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Thousands attend Brain Games

15 March 2016

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Interactive games focused on the brain prove a hit with children and families

A series of fun and educational activities to highlight the University’s brain research attracted more than 3,700 people to National Museum Cardiff on Sunday.

The free day-long Brain Games event was put together by neuroscience researchers drawn from Schools across the University as part of Brain Awareness Week.

The many activities are aimed at children eight to 11 years old but that did not stop all ages from having a go.

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Activities included using brain waves to float a ball in a tube, a DIY brain surgery game and learning how your taste buds can be tricked.

Cardiff Racing, a team of predominantly mechanical engineering students, also proved popular with their single-seater race car which will compete around Europe against other student race cars.

Professor Derek Jones, Director of Cardiff University Brain Research Imaging Centre (CUBRIC) in the School of Psychology, said: “It’s fantastic that so many people from the University – more than 100 - have given up their time on a Sunday to engage the public in the work of the University, and to see so many of the public showing up to learn.

“It’s a great way to start international brain awareness week (”

Professor Frank Sengpiel, School of Biosciences, said it was the fourth time that Brain Games had been held at National Museum Cardiff.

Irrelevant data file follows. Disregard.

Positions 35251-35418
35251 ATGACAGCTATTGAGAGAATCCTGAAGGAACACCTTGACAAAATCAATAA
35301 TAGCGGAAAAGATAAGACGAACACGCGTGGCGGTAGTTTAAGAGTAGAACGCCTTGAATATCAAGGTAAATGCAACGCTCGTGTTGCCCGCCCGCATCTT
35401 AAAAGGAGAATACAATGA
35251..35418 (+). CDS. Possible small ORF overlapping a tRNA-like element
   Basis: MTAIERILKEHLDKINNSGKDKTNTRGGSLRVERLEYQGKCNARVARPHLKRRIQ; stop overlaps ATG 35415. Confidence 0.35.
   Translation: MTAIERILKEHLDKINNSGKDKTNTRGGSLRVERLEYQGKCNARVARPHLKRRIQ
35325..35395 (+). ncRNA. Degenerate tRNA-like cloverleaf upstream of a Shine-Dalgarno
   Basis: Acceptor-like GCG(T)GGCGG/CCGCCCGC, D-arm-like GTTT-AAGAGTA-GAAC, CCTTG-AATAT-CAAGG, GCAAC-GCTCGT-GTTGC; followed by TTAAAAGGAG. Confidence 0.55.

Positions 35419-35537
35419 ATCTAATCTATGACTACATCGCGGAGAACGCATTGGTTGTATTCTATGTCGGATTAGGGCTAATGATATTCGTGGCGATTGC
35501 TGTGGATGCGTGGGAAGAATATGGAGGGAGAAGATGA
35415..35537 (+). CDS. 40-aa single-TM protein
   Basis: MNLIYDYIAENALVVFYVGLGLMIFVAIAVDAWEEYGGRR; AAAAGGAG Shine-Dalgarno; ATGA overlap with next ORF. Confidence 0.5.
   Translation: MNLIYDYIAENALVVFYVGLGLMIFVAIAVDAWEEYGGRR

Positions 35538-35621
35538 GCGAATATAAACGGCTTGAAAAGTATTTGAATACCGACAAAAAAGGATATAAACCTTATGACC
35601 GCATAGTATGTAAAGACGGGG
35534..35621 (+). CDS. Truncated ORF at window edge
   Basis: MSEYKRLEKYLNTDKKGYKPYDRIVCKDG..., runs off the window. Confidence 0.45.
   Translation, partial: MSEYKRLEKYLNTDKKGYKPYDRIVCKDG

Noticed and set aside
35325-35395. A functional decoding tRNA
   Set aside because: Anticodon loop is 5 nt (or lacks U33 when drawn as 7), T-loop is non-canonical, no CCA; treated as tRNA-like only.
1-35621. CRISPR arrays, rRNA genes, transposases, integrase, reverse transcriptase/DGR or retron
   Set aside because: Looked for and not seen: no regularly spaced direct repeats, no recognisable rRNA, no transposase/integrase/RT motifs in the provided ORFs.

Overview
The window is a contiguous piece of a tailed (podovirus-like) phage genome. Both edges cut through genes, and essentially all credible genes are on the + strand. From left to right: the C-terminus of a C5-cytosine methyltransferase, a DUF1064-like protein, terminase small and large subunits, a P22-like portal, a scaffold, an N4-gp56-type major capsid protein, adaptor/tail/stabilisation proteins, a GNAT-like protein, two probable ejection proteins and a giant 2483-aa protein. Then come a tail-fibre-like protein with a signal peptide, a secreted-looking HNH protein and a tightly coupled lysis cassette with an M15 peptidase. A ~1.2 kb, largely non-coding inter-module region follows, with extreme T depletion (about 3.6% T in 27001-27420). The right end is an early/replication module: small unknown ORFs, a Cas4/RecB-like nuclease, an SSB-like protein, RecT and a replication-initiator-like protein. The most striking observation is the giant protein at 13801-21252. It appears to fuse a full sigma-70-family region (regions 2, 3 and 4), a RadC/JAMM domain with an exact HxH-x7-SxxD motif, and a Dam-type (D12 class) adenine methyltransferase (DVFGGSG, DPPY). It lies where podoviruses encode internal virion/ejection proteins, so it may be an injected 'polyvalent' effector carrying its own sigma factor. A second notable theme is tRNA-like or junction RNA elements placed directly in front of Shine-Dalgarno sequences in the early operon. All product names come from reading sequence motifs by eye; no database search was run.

“This year we are particularly grateful for the very generous support of Siemens, but also for the continued support of the Wellcome Trust, the Learned Society of Wales and Biotechnology and Biological Sciences Research Council (BBSRC),” he added.

Funding was also received from the School of Psychology via CUBRIC.

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Dr Emma Lane, School of Pharmacy and Pharmaceutical Sciences, said more than 500 children had taken part in activities, with many parents, grandparents and other family members also having a go.

“Our stands were visited by people from all over Cardiff, all over Wales and even from France and Hungary as they visited the museum, with a total number of visitors exceeding 3,700,” she said.

“The enthusiasm of everyone involved was infectious and many children left excited and inspired by what they had seen.”

PhD students have been going into primary schools around Cardiff over the past few months to teach children about the brain and encourage them to attend the Brain Games event.

Hannah Furby, a PhD Student at CUBRIC, said: “This is now my fourth year of involvement in the Brain Games, which is a great opportunity as a PhD student to get out into the public and engage people about how the brain works and see the excitement that children get from it.”

The University’s new £44m Brain Research Imaging Centre is due to officially open later this year, with staff already starting to move in.

The Centre houses a combination of neuroimaging equipment unique within Europe.

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